Arizona Republic, January 3, 1965

Arizona Republic

January 03, 1965

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Issue date: Sunday, January 3, 1965

Pages available: 246

Previous edition: Saturday, January 2, 1965

Next edition: Monday, January 4, 1965 - Used by the World's Finest Libraries and Institutions
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Publication name: Arizona Republic

Location: Phoenix, Arizona

Pages available: 350,416

Years available: 1965 - 1972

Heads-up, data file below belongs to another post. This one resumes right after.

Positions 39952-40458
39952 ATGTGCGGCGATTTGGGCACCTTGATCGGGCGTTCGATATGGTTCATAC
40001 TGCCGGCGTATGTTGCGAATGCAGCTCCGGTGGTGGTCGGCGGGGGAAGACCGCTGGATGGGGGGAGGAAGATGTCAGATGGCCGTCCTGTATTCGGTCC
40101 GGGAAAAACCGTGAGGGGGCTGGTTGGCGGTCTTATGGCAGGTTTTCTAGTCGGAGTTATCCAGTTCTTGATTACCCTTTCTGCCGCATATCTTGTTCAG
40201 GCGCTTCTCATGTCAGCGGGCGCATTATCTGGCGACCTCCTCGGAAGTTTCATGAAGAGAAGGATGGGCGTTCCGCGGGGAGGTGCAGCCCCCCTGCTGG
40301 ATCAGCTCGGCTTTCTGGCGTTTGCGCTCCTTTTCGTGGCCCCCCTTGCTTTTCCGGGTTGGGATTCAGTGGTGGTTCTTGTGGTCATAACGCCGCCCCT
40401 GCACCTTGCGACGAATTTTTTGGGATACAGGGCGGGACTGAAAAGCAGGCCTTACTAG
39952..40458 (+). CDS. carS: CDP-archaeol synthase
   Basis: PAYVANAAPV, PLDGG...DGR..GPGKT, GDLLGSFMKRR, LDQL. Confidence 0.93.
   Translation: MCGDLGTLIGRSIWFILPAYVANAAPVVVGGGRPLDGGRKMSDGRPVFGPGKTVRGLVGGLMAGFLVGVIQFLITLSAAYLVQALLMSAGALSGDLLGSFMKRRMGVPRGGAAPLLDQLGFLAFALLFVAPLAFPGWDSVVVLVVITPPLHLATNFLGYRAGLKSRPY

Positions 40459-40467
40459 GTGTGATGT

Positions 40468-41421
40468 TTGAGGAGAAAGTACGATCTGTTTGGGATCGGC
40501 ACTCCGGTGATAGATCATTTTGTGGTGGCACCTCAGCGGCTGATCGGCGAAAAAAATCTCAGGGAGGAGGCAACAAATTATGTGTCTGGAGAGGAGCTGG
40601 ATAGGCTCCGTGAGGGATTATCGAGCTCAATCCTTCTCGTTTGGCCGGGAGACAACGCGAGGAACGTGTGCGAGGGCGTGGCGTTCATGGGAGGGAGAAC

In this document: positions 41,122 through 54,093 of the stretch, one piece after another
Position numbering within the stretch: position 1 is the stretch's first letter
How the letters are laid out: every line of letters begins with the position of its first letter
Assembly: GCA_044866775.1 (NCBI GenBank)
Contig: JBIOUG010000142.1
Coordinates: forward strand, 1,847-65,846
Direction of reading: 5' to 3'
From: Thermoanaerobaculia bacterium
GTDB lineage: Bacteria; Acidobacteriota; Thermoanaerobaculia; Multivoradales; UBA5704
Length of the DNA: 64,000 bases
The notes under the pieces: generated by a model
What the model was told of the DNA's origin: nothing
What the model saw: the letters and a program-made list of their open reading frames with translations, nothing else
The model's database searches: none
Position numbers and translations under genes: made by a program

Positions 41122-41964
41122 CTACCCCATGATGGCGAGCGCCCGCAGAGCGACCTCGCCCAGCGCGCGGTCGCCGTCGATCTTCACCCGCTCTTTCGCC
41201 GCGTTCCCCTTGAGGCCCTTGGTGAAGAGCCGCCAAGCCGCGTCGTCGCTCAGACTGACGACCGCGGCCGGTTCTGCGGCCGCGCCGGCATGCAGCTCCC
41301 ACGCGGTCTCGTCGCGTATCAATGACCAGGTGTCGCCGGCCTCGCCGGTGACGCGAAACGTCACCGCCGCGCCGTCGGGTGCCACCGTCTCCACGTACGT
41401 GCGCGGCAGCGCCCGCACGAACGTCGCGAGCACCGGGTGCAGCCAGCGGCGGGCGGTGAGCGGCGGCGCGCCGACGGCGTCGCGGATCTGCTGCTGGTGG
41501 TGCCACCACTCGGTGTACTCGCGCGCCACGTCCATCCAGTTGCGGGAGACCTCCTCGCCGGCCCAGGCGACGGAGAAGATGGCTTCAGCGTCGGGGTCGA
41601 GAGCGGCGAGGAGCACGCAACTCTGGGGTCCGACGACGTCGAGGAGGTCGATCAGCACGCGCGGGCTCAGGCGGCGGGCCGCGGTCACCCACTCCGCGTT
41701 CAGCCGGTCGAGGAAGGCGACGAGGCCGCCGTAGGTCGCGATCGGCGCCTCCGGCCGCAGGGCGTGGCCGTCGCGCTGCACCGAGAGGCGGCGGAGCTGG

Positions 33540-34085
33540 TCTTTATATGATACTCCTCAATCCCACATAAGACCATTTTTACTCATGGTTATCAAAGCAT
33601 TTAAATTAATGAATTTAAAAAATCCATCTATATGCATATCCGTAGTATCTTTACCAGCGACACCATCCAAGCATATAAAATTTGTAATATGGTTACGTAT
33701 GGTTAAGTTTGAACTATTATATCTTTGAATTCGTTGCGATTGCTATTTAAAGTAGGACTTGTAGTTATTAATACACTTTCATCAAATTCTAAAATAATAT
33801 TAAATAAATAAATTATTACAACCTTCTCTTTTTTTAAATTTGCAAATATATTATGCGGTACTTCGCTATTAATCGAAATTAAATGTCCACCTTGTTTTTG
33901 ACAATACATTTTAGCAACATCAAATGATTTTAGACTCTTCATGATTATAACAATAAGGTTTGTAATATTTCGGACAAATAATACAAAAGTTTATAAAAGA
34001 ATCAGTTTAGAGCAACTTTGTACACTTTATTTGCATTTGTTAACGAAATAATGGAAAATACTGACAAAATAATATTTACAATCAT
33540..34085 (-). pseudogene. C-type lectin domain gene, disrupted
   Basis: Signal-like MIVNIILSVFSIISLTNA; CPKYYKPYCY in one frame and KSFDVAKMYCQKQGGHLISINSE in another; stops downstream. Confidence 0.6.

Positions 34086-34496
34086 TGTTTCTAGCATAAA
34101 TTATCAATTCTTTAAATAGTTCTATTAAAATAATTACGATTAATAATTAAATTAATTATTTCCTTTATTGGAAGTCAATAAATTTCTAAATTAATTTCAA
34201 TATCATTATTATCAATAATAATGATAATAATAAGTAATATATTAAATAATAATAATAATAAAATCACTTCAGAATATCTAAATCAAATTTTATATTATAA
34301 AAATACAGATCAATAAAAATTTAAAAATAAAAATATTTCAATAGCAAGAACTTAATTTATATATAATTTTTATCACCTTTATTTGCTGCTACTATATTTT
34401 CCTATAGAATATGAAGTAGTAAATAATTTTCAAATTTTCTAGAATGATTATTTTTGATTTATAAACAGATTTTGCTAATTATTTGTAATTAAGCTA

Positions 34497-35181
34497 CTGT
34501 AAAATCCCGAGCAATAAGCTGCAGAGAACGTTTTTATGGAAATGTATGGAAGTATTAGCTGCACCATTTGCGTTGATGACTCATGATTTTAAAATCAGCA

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Arizona Republic (Newspaper) - January 3, 1965, Phoenix, Arizona Phoenix Weatlisr Fair May with warmer temperatures today and tonight. Yesterday's temperatures: High 58, low 34, Humidity: High 85, low 40. Details, Page 14-D. The Arizona Republic cm Toflay^s Chuckle Mothers are wonderful people^ They can get up in the morning before they smell the bacon frying. 75th Year, No. 231 TELEPHONE: 271-8000 Phoenix, Arizona, Sunday, January 3, 1965 BO Twenty-Five Cents INDONESI QUITS U.N. Reapportwnment Arizona's Government Faces Greatest Change in History Editor's Note: Will the specter of legislative reapportionment fade away if Arizona's 27th Legislature declines to come to grips with the problem at its session opening next week? By no means, says The Arizona Republic's veteran legislative reporter. This is the first article in a five-part series probing the dilemma, its possible solutions, and relating the state's problem to the national perspective. By BEN AVERY ARIZONA'S government is on the threshold of the greatest changes since it was organized 100 years ago in Prescott. Most of the pressure for change is the result of the rapid growth since World War II and conversion of the state's economy from the traditional copper, cotton and cattle base to a more diversified one includ- ing manufacturing, copper, agriculture, tourism and recreation, lumbering, livestocic and electronics. Growth encompasses imi-gration to Arizona of roughly one million new citizens in the past 20 years. Most of them settled in the Phoenix and Tucson areas to create two big urban centers. And the problems of steering the state through the first phase of this revolution apparently have been piled on the desks of incoming Gov. Sam Goddard and the 27th Legislature. REORGANIZATION of legislative representation and complete revision of the tax structure are atop the pile. Even before the U.S. Supreme Court decision year ordering both congressional and state legislative districts to be revised so citizens' political powers will be equal, there were rumblings in Arizona over the inequality of representation. As a result of those decisions, and the filing of a lawsuit in U.S. District Court last spring, the 27th Legislature has a mandate from the court to set up new districts for the election of Arizona's three congressmen, and for the members of both (Continued on Page 10-A, Col. 1) Malaysia Issue hes Sukarno UNITED NATIONS, N.Y. (UPI) -Indonesia announced yesterday it is withdrawing from the United Nations in protest against the seating of its arch-enemy Malaysia on the Security Council. Secretary -General U Thant cabled President Sukarno asking him to reconsider his decision but a spokesman for the Indonesian delegation Demos Lose Sen Related Stories on Page 20-A Vietnamese Battle Losses Efeastrous. BINH GIA, South Vietnam (UPI) - Government troops suffered losses of disastrous proportions in the six-day battle for Binli Gia, a Roman Catholic refugee town of 6,000 persons 40 miles southeast of Saigon. This became clear yesterday with the recovery of more American and Vietnamese dead in the rubber plantations and rice! South Vietnamese casualities paddies surrounding the village j were estimated at more than after the bulk of the Vietcongi400 killed and wounded, forces had withdrawn. i -pj^^^ ^^^,1^ average out at Helicopters loaded with American and Vietnamese dead and wouniied flew in a steady stream toward Saigon from this village that was overrun by the Communist Vietcong last Monday THE BIGGEST loss of the fivenday battle came when 200 Vietnamese marines tried to re- i about 100 killed, 200 wounded, and 100 missing. It was feared the number might increase to 500 or more casualties when final figures are in. , ALTHOUGH the Vietcong also isuffered heavy casualties, the government losses were described as of disastrous proportion because of the enormous Vietnamese marines irieu lu le-;-- - , ,,,,ir,n,pni- and ran into an ambush. Another 400 marines, rushed to and the fact the Vietcong could strike at will in government- here said his country "no longer considers itself a member of the United Nations." U. S. Ambassador Adlai E. Stevenson issued a similar appeal to Sukarno from his Liber-tyville, 111., farm where he is vacationing. He said withdrawal from the United Nations could lead to catastrophe. It was the first such withdrawal in the United Nation's 19-year history. Western diplomats said that if carried through, the Indonesian move could have disastrous and far-reaching consequences for the world body, ahready wracked by a mammoth financial crisis. I n d 0 n esian Ambassador Lambertus N. Palar announced yesterday he had conveyed his country's decision to leave the United Nations to General i Assembly President Alex Quai- ^ son-Sackey of ^hana on New Year's Eve. -. Friday, he said, he gave the same information to C. V. Narasimhan, Thant's chief of cabinet. The secretary-general himself is recuperating in the Virgin Islands from a peptic ulcer attack. Narasimhan at once called Thant, and the secretary-general fired off a cable to Sukarno asking him to reconsider his decision. The cable noted that 1965 is the United Nation's International Cooperation Year and said Thant hopes "your excellency's government would not think of withdrawing its cooperation from the world organ-lization." Yesterday the Indonesian dele-(Continued on Page 10-A. Col. 4) 4^ ^ � l^OSE SENIORITY-Reps. AJbert Watson, D-S.G., left, and John Williams, D-Miss., who openly supported. Republican Sen. Barry Goldwater for the presidency in the Noverriber election, -----------......----------'i^ -......-j,^:-- leave House Demdcimjic caucus where they lost seniority in their committee assignments as punishment. Both were members of the House Interstate and Foreign Commerce Comm;ittee. their relief, hit the same am- "eld terntory. bush and were decimated. ; U.S. authorities said they had i counted the bodies of 102 Viet-Yesterday marine reinforce-; ^hat another 20 bodies ,,.f. linWoH ,n u,i.h RnnPPrsi 8 removed. They ments linked up with Rangers at the site and recovered three bodies of the helicopter crew. The body of the fourth crewman was recovered earlier in fighting which turned out to be one of the biggest battles of the war. PRELIMINARY estimates showed four Americans were killed in the fighting and 11 wounded. Another three were! missing and presumed captured. (Continued on Page 12-A, Lol. 7) Congress to Pick Leaders At Caucuses Set Tomorrow New York Times Service WASHINGTON-A new poUt-ical year will open here tomorrow with both Democrats and Republicans showing more fight among themselves than against each other. President Johnson, who hopes to make it a year of "national consensus" in support of his initial proposals for a "great society," will deliver what is expected to be a low-keyed State of the Union message at 9 p.m. JOHNSON, deeply tanned and jovial, returned here yesterday from a two-week holiday in Texas. discounted a report by the village priest the Vietcong had re-moved 600 other bodies. THE 18 AMERICAN casualties were the greatest loss of any single battle. It brought to 245 the number of Americans killed in action since the aid program began on Jan. 1, 1961. Another 107 died in noncombat Castro Parades Missiles^ Displays New Jet Planes HAVANA (AP)-Prime Minister Fidel Castro yesterday dis-; played Soviet "land-to-land missiles" and swift new reconnai,s-| sance jet planes which have been added to the array of Soviet military hardware which has made his army the strongest in Latin America. ,------------ ---------------------------1 The slender, gray rockets,!ask anybody to loan us their about 24 feet long, rolled drains, their heroism or their through Havana's streets in the revolutionary colors." military parade marking the| in his annual speech, Castro' sixtii anniversary of the Castrojggi^ Cuba will keep its political revolution. i. . , ji r ^i. 1 independence, regardless of the The new jets, of an unan-; to the point of sub- nounced type, screamed low! . ...  j overhead as announcers saidifating without economic aidi they were capable of guarding'^^"'"'�y- the Cuban coasts day and night" A CUBAN television announcer said the missiles had been acquired by Cuba "through the brotherly help of the Soviet Union." But at the same time, Castro declared, "We do not need to HE ADDED that "if any par-; ty would try to tell us what toi do, we would not accept it." Castro's 2'ii-hour speech was devoted largely to economic! matters, including the assui-j ance that production will in-| (Continued on Page 10-A, Col. 6) 1 Stories Inside International RED CHINESE claim to have shot down another pilot-less U.S. reconnaissance plane, the second since Nov. 15. Page 2A. National New snow and rainstorms harass recovery operations in flood-wracked Pacific Northwest as rain and snow also pound Midwest and Northeast sections of the nation. Page 5A. Washington National Education Association reports that high school dropouts are on the wane. Page 26A, Enlistments in the armed forces dropped sharply following statements before and during the 1964 presidential election campaign that the draft law should be ended. Defense Department reveals. Page 4A. Arizona Despite increased investment in downtown Phoenix, Donald H. McKay, executive director of the Downtown Development Corp., believes the area is still faced with a major leadership crisis. Page IB. GENERAL INDEX Page 13 S 1-14 46-47 1-16 1-8 12 30 15 24-27 14 14 At noon tomoi'row. the 89th, make it easier to shut off de-Congress will be convened under the control of the heaviest Democratic majorities since Full page of related congressional stories on Page 28A 1937. Before that, however, the first blows will have been struck in morning caucuses of Senate Democrats and House Republicans. In the House, Rep. Gerald R. Ford of Michigan is making a strong effort to win the Republican floor leadership from Rep. Charles A. Halleck of Indiana, who has held it for .six years. IN THE Senate, a three-way struggle is being waged for the post of assistant to Sen. Mike Mansfield of Montana, the Democratic leader. The combatants seeking to replace Vice President-elect Hubert H. Humphrey in a post considered of increasing importance are Sens. Russell Long of Louisiana, John 0. Pastore of Rhode Island, and A. S. (Mike) Monroney of Oklahoma. In the Senate, liberals of both parties led by Sen. Clinton B. Anderson of New Mexico, will renew their biennial effort to rules change that would permit three-fifths, instead of the present two-thirds, of senators present and voting to impose a closure of debate. bate and end a filibuster. THIS TIME, they seek Goddard's Inaugural Tomorrow By BILL KING SAMUEL Pearson Goddard's wife and three sons will be onlookers tomorrow when he is sworn in as governor, the 12th Arizonan to be thus honored by That move is not generally i"'^ Both Gave Support To Barry WASHINGTON (AP) House Democrats by secret vote of 157 to 115 yesterday stripped all seniority rightk from two of their Southern colleagues who openly supported Republican Sen. Barry Goldwater for the presidency. The action taken in paj^ty caucus sent Rep. John Bell Williams of Mississippi from the No. 2 position on the House Interstate and Foreign Commerce Committee to the bottom of the list in seniority, even behind newly elected members. It also sent R�p. Albert W. Watson of South Caruitna to. the bottom of the same committee. Watson ranked 18th amonK the 20 Democrats on tlie committee in the last Congress. Lost in the shuffle was a sub* stitute plan which would Qifare-ly have served notice tiw{ In [the future any Democrat vAio supports! the predtoitial nominee of another party would lose all party standing. A technicality blocked a vote on this substitute. No attempt was made to rejid the two Southerners entirely out of the party. In a joint statement, Williams and Watson called the action oi the caucus "repugnant to our representative government" and the start of an assault on the seniority system of Congress that will lead to its demise. expected to succeed, but House Democrats approved yesterday a significant extension of the speaker's powers to bring legislation to the floor. Speaker John McCormack of Massachusetts is an administration supporter. voted to They give The Goddard children arei JTerry, 17, and Tim, 15, both on vacation from private schools out of state, and Twink, 5. Their! father's inauguration will take place on a platform outside the jeast entranf-e of the Capitol him: here. authority, when supported by a majority of the House, to take a bill away from the rules committee whenever it has been held in that body for more than 21 days. The ceremonies will slnrt at' 10:30 a.m., when the FhoeniXi Symphony Orchestra and Gre-| pheiis Chonis will appear in' concert beiore the inaugural; , audience. i THEY VOTED also to give AT 10:45 A.M., Goddard will the speaker power to send a alight from his car at 17th Ave-bill approved in both houses nuo and Washington. Escorted to a House-Senate conference,]by State Adjutant General J. if a majority of the House {Clyde Wilson, the new governor voted to do so. Under present]will pass through an honor rules, such a bill can be sent|guard of Army and Air Na-i to a conference only by unani-itional Guard men lining the; (Continued on Page U-A, Col. 5) (Continued on Page 9-A. Col. 4)! Arizona Manufacturing Exceeded $1 Billion for in 1964 First Time Neither would comment as to his plans, but Watson sounded like a man who is thinking strongly of leaving the Democratic Party. "I don't intend to be a second class Democrat," he said. "In a matter of a week or so I will reach a decision as to how I can best represent my people - as a purged or denied Democrat, as an independent or as a Republican." Williams declined to make any statements about hi.s future course. Their joint statement said the disciplinary action by the caucus was a "brazen effront to the thousands of good Democrats I who nominated us and elected us." , The two Southerners said they had no apologies to make for supporting Goldwater and would have done it even if they could have anticipated the "drastic ;action" in store fur them. Referring to the failure of the Democrats to punish Rep. Adam C. Powell, D-N.Y., when he I openly supported President Eisenhower in 1956 the joint statement said: Section Page Section Art r 28 Farm Page B Astrologj- B 14 Goren on Bridge B Auto c 9 Lady Fare F Books c 29 Roscoe Willson Boys, Girls A.D.&W. Republic B 14 Sun Living E Business News c 10-18 Sports C Chess B 10 Stamps B Crossword Puzzle B 12 Square Dance A Deaths D 14 Travel B Dedera B 1 TV-Radio C Editorial A 6-7 Vital Statistics D Entertainment c 19-27 Weather Table D By THOMAS KELLAND Business and Financial Editor ARIZONA manufacturers produced for the state's economy more than $1 billion in 1964 according to the Valley National Bank Research Department. This is a record manufacturing output, topping the previous high, in 1%:!. by S"0 million. Arizona's recent nsaniiiai-turing growth has been the most dynamic in the nation. Since 1954, manufacturing